6. Bake for 20 min or until slightly brown, not too long as they get very dry quickly
  7. In a small bowl combine crushed pistachio, ground almonds and the desiccated coconut
  8. While still warm, spread syrup on top of the biscuits and top the biscuits with the nut mixture.


Marzipan has always been something I’ve associated to travel. I have two distinct memories: one related to when I had my first Mozart Chocolate truffle which I remain devout to (and bought swats of in Vienna); and another associated with Brussels, because it’s not uncommon to come across marzipan chocolate cigars.

Whilst my experience has been somewhat limited, I’m still a huge fan of the sweet, almond paste. And you couldn’t have imagined my excitement when I discovered how easy it is to make.

Makes: 24

Time: 45 minutes

Difficulty: Easy

***I N G R E D I E N T S***

  • 300g ground almonds
  • 50 ml maple syrup
  • 40 ml amaretto
  • 1 tsp lemon zest form an unwaxed lemon
  • 175 g dark chocolate
  • topping such as crushed, almond flakes, lemon zest, melted white chocolate (optional)

***M E T H O D***

  1. Mix the ground almond with the lemon zest in a bowl.
  2. Mix amaretto and maple syrup in a separate bowl.
  3. On a clean surface, empty the ground almond mixture onto the surface and create a well. Slowly add the liquid to the almond mixture and begin to knead. Once all the liquid has been combined with the almond mixture, knead until compact. Wrap in a piece of cling film and chill in the fridge.
  4. Break chocolate into small pieces and melt it gently over a bowl of boiling water (bain marie). Make sure the water does not touch the bowl with chocolate.
  5. Take the marzipan out of the fridge. Pinch small pieces of marzipan and roll them into equal size balls. They should weigh around 15g each before dipped into the chocolate.
  6. Dip the marzipan balls in melted chocolate and place them on a drying rack for the chocolate to dry. Place in the fridge if you want to speed up the drying process.
  7. Add the toppings before the chocolate dries. If you are adding melted chocolate, wait for the dark chocolate to set first.


I have many fond memories of Christmas thanks to my loved ones. I always find myself thanking my lucky stars for the wonderful people that surround me.
The Maltese Christmas log symbolises the start of Christmas celebrations as I remember I wasn’t allowed to eat any until my mum decided it was near enough to Christmas. Now that I’m an adult, I’ve broken the rules a few times and have made my own Maltese Christmas Log earlier than I should have. I’m talking beginning of December so I don’t think my mum would be too disappointed in me.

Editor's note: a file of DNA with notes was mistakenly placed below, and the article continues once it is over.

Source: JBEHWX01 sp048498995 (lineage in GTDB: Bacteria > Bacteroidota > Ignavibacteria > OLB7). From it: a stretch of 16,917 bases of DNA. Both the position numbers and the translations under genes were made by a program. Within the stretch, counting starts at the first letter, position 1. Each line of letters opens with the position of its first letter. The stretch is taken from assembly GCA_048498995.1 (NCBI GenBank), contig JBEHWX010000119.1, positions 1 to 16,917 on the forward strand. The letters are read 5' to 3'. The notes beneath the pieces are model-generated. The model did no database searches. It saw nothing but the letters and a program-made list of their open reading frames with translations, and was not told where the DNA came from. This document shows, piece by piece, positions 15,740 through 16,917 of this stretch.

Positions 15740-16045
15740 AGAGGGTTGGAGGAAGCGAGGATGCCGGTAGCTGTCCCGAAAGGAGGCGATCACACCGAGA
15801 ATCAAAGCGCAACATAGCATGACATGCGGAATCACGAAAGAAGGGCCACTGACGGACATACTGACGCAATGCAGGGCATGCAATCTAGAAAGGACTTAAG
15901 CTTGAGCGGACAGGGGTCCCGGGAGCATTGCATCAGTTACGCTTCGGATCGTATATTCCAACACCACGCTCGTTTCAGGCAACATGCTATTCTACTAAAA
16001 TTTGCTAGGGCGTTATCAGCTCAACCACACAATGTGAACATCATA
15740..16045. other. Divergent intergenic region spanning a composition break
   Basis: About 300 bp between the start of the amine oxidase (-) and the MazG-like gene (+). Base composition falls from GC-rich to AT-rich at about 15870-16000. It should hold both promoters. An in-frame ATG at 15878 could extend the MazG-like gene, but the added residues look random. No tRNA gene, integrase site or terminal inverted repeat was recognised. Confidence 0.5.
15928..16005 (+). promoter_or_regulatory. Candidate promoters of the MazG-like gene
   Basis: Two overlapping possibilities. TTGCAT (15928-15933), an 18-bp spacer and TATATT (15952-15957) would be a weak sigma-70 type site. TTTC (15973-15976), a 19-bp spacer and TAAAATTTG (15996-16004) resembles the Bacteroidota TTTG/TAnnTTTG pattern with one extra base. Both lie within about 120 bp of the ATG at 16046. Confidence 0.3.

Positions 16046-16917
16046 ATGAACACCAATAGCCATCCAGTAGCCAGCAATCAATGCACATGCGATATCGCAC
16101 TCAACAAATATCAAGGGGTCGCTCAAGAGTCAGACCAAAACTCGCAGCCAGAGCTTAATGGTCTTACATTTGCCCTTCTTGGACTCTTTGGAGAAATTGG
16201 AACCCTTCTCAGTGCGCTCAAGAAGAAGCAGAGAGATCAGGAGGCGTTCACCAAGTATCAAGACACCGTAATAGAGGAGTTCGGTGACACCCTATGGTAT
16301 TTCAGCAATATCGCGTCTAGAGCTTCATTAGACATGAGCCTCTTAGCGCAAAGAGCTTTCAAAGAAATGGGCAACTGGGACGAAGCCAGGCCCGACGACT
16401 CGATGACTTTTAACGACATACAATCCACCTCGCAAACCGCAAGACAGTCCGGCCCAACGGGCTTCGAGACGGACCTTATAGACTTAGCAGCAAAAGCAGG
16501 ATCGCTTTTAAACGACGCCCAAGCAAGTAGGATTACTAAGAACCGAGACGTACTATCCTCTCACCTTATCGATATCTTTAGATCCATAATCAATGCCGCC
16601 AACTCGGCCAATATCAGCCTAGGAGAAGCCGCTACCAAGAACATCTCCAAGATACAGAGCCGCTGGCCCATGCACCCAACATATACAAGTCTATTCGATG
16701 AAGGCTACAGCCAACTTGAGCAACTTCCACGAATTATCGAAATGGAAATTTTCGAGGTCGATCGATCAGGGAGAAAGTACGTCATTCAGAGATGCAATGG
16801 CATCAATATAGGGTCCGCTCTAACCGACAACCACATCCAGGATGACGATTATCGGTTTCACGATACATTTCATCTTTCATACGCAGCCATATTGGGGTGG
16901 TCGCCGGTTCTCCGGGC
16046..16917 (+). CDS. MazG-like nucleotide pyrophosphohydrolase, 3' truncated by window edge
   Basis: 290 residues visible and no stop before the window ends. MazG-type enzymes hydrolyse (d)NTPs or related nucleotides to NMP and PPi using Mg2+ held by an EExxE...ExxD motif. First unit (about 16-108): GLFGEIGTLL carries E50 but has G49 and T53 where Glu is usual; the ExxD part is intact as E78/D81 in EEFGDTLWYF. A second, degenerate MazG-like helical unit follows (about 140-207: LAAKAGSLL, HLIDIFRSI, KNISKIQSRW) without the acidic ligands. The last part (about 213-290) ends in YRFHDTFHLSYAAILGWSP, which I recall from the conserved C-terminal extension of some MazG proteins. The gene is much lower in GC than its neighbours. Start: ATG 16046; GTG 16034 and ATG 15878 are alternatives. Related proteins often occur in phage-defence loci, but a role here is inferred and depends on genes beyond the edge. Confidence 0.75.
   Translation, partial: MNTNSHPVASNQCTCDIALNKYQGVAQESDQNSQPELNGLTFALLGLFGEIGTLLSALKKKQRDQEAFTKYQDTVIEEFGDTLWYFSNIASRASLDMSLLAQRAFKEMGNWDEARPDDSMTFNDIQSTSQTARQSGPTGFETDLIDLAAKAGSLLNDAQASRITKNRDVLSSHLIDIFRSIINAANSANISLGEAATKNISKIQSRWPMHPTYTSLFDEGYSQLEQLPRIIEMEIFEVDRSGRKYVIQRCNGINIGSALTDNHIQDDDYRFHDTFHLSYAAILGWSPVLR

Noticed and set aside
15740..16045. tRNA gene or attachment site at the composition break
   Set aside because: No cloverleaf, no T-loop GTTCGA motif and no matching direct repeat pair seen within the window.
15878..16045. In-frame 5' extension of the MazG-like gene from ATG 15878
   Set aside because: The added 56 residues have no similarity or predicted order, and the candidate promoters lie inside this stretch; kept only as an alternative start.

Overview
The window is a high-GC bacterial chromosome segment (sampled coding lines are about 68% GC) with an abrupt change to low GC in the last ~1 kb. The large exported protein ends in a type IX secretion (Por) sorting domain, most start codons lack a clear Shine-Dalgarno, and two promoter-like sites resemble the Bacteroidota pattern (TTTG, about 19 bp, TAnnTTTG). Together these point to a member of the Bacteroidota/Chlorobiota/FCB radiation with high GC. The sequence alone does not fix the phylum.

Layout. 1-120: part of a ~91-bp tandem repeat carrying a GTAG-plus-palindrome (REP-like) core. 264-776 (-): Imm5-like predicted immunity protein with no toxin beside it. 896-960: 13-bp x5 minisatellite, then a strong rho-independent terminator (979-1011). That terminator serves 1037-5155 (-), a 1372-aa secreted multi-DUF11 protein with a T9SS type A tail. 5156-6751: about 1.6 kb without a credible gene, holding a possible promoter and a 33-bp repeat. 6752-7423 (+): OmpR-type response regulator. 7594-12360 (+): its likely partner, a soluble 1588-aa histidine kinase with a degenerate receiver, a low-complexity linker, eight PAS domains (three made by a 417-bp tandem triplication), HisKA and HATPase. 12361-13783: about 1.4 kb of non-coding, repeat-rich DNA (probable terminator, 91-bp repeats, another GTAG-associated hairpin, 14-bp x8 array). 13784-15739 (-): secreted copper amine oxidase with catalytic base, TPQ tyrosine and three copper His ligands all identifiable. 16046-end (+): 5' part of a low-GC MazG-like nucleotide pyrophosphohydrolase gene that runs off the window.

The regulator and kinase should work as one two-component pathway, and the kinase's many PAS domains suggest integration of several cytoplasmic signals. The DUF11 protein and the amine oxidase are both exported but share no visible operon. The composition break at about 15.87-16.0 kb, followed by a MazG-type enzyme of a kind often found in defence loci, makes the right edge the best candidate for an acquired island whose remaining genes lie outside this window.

The beauty of the Maltese Christmas Log is that it takes very little time to make. It doesn’t require any baking but you would need to let it set in fridge overnight. You can also get creative with the filling. I omitted on having too much dried fruit and added chestnuts instead. You can either buy the chestnuts fresh and cook them or you can buy them prepared as I did.
It’s deliciously nutty, fruity, with a hint of booze (which is optional). I would choose this over Christmas pudding or mince pies any day.
  • 800 grams condensed milk
  • 2 packets tea biscuits
  • 200 grams mixed nuts. I used chopped hazelnuts, pistachios and walnuts
  • 200 grams chopped glaced cherries
  • 100 grams chopped dates
  • 100 grams of cooked chestnuts (you can buy these already prepared)
  • 2 tablespoons cocoa powder
  • 2 tablespoons liqueur of choice (I prefer bourbon or whiskey)
  • ½ bar chocolate grated
  • 1 tablespoon ground cinnamon
  • 1 tablespoon ground nutmeg
  • 1 tablespoon ground cloves
  • One packet of cooking milk or dark chocolate to cover the Christmas logs
  1. Finely crush one packet of biscuits in a food processor.
  2. With the other packet of biscuits just roughly crush by emptying the biscuits in a plastic bag using a rolling pin to break them apart.
  3. In a large bowl mix all of the ingredients together except for the condensed milk and the packet of cooking chocolate which will be used to cover the logs.
  4. Now pour over the condensed milk and using your hands mix with all the other ingredients.